I don't really know how poor people survive there with food costs so high.  There must be somewhere else cheaper to buy food.   The clinic receptionist had told me she loves the area because even if you have no money there are lots of things you can do for free, like walk the beach and the many gorgeous trails in the area.  It's true!

Haley was glad to see Tilly.   She felt relieved.  Tilly had three teeth pulled, but seemed very awake.   The pair spent the night together in the cage in the car.  After a supper of soup and a power bar, and a camp fire, made from logs and kindling I brought with me, downed from my Cherry and Maple trees, I went to bed.  I had to fill an empty juice jug and water bottles with water I heated to almost boiling on the stove, for use as hot water bottles, to stay warm in my tent.

The night wasn't easy.  I'd had too much coffee and other liquids, that made a late night trip to the restrooms necessary.  Pouring rain splatting on the tent woke me multiple times.  I was up and awake again by 5:15 a.m.  I meant to break camp and leave for good, but I couldn't get going enough to do that before I had to leave, to be on time to the clinic with Haley.

So, after dropping her off, I was back at camp, but before packing up, I took a nice long nap in that warm sleeping bag!   Felt soooo good!

As I was preparing to leave, the man camped next to me with his wife and two dogs in their RV, came over and introduced himself. One of the dogs quickly jumped into my arms.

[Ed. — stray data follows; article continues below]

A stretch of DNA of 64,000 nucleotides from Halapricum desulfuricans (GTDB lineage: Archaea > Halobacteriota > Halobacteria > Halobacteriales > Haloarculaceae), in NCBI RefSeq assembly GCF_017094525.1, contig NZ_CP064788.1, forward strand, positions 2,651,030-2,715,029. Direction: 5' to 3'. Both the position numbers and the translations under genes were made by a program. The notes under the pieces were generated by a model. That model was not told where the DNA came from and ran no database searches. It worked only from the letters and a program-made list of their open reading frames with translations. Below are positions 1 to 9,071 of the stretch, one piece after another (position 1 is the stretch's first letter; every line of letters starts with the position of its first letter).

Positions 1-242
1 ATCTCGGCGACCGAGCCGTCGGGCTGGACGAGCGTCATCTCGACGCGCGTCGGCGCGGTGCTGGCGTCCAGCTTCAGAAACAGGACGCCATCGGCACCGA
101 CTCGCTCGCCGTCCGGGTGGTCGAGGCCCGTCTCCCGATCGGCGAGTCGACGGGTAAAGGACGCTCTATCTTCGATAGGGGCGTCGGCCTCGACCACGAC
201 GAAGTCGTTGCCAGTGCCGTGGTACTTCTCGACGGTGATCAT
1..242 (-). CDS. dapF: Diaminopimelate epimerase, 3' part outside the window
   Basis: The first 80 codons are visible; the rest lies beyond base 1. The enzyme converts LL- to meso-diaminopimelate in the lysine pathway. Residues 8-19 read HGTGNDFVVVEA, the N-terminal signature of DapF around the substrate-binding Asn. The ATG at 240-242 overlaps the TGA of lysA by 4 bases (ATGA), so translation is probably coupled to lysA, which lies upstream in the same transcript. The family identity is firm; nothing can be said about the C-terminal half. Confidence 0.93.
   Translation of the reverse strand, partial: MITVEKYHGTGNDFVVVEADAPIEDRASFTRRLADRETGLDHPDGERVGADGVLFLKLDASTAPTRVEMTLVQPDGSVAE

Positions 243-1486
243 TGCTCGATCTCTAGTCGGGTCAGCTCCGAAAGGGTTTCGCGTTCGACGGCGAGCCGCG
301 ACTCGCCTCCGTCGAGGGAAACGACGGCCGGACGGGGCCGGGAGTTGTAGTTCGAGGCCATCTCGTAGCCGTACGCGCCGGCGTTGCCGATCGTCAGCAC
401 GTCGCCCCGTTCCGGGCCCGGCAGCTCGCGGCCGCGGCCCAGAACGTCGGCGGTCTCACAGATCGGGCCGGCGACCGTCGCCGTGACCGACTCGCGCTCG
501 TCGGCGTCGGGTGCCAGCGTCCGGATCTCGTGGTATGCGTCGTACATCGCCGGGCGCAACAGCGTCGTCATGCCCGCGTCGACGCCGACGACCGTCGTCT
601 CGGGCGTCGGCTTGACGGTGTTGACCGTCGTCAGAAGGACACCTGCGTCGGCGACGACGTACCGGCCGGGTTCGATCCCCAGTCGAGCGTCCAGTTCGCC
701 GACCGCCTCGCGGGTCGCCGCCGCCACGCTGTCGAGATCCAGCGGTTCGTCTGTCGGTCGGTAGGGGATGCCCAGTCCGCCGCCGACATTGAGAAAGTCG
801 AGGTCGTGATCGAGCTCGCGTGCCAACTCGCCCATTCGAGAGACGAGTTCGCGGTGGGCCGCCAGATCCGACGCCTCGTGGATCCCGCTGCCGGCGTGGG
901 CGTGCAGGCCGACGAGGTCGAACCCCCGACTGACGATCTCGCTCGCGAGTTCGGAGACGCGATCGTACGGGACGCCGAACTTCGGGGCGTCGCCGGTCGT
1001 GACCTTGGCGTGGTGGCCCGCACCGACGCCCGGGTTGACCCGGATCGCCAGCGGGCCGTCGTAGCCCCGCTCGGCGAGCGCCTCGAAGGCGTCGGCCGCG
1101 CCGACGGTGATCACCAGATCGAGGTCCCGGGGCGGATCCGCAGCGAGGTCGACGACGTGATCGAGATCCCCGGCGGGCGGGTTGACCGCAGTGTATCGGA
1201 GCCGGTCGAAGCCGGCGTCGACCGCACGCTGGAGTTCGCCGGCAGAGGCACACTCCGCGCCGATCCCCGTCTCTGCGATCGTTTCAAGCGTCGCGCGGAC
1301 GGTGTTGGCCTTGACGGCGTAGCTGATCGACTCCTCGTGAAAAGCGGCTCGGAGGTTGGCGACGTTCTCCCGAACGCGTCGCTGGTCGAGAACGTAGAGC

He was eyeing my leftover kindling and asked if they might have it.  I said "Take it all."  We chatted about why I was here, and then he said he should go get a $10 bill to donate.  He vanished then. He came back and was being sly.  He told me he was sorry, that his wife wouldn't have it, him giving away a $5 or $10 like that.   But he couldn't contain himself, and opened his hand to reveal a $20 and handed it to me, telling me she insisted on the larger amount.  I laughed at that, and thanked him very much.  My campsite was almost fully paid for with that donation!

On the way back I drove into Manzanita, just to see it.  The sun was out, which meant I couldn't leave the car, with Tilly in it.  At least I got to see the town, which is very small and touristy.



The beach is right off the town.   It's beautiful!  I wanted to walk out on it but it was warm and I couldn't leave Tilly.